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Big Data: Catch the 40-Foot Wave

Half a century before Facebook and a quarter century before the Internet, a social anthropologist named John Barnes was the first to identify the concept of social networks. He spent time with the residents of a remote Norwegian fishing village, tracing their family trees and interrelationships. (“Net” was an apt usage—after all, they were fishermen.)

Today we don’t need to go knocking on rugged, windswept doors and inquiring who someone’s cousin,

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Happiness is a Bigger Ping-Pong Paddle

Do you feel sometimes that life is coming at you too fast, like a bunch of speeding Ping-Pong balls? The solution: build a bigger paddle. So says Shawn Achor, former Harvard instructor and New York Times-bestselling author of The Happiness Advantage. 

Achor describes a fascinating study in which players of Pong—one of the earliest video games—were unknowingly given bigger or smaller paddles. Those with the larger paddles actually perceived the ball to be moving more slowly even though it wasn’t—so they felt more confident of success.

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Corporate Culture: Measuring the Un-measurable

About 80% of all mergers and acquisitions crash and burn—for two main reasons. The first is that technical processes such as IT don’t match. The second is that the corporate cultures don’t match. Companies almost always assess the first factor, but they normally don’t assess culture. Why not? Because they don’t know how.

Work culture is largely invisible to people inside an organization. But Kim Cameron, associate dean and Professor of Management and Organizations at the University of Michigan Ross School of Business,

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Change is a Constant, But You Can Stack the Deck for Success

“I did what I had to do: I downsized a 25,000-person company by 10,000 people. But I was slow and uncertain, and had trouble coping with this new reality of my job. I was emotionally paralyzed…I had stopped leading change, and instead I became a change that someone else needed to make.”

In Pottruck’s new book Stacking the Deck: How to Lead Breakthrough Change Against Any Odds, he presents leaders with a 9-step course of action that he says will inspire meaningful,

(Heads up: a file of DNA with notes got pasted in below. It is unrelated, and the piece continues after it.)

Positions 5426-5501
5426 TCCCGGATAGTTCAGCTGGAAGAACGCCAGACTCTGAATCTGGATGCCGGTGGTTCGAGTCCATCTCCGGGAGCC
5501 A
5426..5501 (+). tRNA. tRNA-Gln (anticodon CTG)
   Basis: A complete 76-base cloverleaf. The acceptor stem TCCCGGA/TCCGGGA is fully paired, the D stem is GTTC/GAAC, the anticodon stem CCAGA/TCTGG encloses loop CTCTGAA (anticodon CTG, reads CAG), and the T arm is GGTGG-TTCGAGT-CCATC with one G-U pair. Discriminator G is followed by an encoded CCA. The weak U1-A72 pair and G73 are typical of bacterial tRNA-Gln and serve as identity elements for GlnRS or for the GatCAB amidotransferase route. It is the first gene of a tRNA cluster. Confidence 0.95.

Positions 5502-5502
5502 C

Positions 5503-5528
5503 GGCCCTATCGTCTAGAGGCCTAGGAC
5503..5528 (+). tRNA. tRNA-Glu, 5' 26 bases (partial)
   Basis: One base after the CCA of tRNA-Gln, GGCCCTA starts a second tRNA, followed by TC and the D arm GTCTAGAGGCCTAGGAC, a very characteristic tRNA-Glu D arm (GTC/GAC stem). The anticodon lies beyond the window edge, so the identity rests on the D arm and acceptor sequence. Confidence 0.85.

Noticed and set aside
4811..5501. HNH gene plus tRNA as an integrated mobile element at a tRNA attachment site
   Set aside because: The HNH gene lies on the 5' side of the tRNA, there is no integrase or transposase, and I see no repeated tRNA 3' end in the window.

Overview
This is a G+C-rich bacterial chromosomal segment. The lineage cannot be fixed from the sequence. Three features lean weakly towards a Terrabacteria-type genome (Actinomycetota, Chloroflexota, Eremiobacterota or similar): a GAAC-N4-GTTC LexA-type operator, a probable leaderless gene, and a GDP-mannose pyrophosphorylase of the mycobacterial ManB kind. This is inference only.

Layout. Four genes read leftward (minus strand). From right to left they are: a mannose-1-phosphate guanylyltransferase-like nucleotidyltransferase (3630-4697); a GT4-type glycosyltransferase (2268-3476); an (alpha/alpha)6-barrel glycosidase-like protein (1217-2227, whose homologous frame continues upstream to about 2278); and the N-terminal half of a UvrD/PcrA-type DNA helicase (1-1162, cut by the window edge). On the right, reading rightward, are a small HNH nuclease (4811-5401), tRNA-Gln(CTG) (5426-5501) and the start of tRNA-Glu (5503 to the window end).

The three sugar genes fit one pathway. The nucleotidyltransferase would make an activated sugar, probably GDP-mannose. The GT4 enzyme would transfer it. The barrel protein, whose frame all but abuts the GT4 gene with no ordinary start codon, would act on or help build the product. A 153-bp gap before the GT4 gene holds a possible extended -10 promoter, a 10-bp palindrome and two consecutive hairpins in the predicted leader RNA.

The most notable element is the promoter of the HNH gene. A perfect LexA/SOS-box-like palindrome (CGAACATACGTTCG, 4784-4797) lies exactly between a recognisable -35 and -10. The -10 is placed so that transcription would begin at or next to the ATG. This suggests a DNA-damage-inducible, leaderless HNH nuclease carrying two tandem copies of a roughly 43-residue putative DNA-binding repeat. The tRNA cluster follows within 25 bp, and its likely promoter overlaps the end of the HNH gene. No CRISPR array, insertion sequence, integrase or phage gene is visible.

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CLOs and Measuring ROI: They Doth Protest Too Much, Methinks

Do you remember the cry, “We’re not worthy!” of the Wayne and Garth characters from SNL’s Wayne’s World skit, when the wild-haired teens kowtowed at the feet of a famous rock star?

Unfortunately, “we’re not worthy” is also the silent cry of many corporate chief learning officers these days.

It’s because they’re internalizing the fact that—to paraphrase the late comedian Rodney Dangerfield—“they don’t get no respect” from the C-suite.

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Parachuting Into the Gap in the Air Sandwich: Leaders as Teachers

I didn’t know what an “air sandwich” was when I first heard the term. A new weight-loss plan? Or perhaps like an “air guitar,” except you pantomime eating lunch?

It’s actually what Nilofer Merchant—who coined the term in her book The New How—calls that disconnect between what management (at the top) thinks employees should be doing, and what employees (at the bottom) are actually doing. That’s where the air gets in.

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IPhone Siri and Angela Duckworth = Rethinking Leadership And Talent Development?

Yesterday, a guy in his early 30s was relating a story to my hair stylist as his 5-year-old sat in the chair for his summer buzz cut. 

“It saved my life,” he said passionately.  “I really do think it saved my life.”

He was waving his IPhone 4S around and talking about Siri.  Since I hadn’t gotten a full demonstration of Siri capabilities, I wondered how this nameless, faceless,

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Learn PwC’s Secret (May 16) To Find New, High Potential Business Ideas And Top Talent To Carry Them Out

Finding great ideas and emerging talent deep within the layers of a huge, global organization can seem like searching for a needle in an ever-expanding haystack.

Look at the difficult problems associated with finding great talent.  Talent processes often rely on observations and reportage from increasingly busy managers who must first recognize, and second, shine the light on up-and-coming professionals and future leaders.  It takes years to develop a capable senior leader. 

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Are You A Seeker Or A Solver? (You Can Find Out May 15 At The University of Pennsylvania)

Sounds like two characters in a Harry Potter novel, right?  But Seekers and Solvers are actually two critical roles in open innovation tournaments.   Challenges are presented by organizations, or well, anyone who has a tough problem.  On one open innovation site problems include things like:

  • Products that Enable The Elderly to Fulfill Their Potential (awards vary)
  • Non-permanent Room Heating Solutions – ($20,000)
  • Measuring Weight of Live Animals – ($50,000)

The third problem on the list above –

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10 Design Ideas For the Future Of Leadership Development And CapGemini Metaphor

CorpU featured a fantastic presentation by Ling Sian Tan who leads the Capgemini Design Centre of Excellence, on how Capgemini is using social learning as a new platform for leadership development. A metaphor Ling used to describe organizations’ current adoption rate for developing social learning programs was a swimming pool, where companies are either:

  • still sitting at the bar discussing the possibilities of social learning, (25%)
  • about to dive in,
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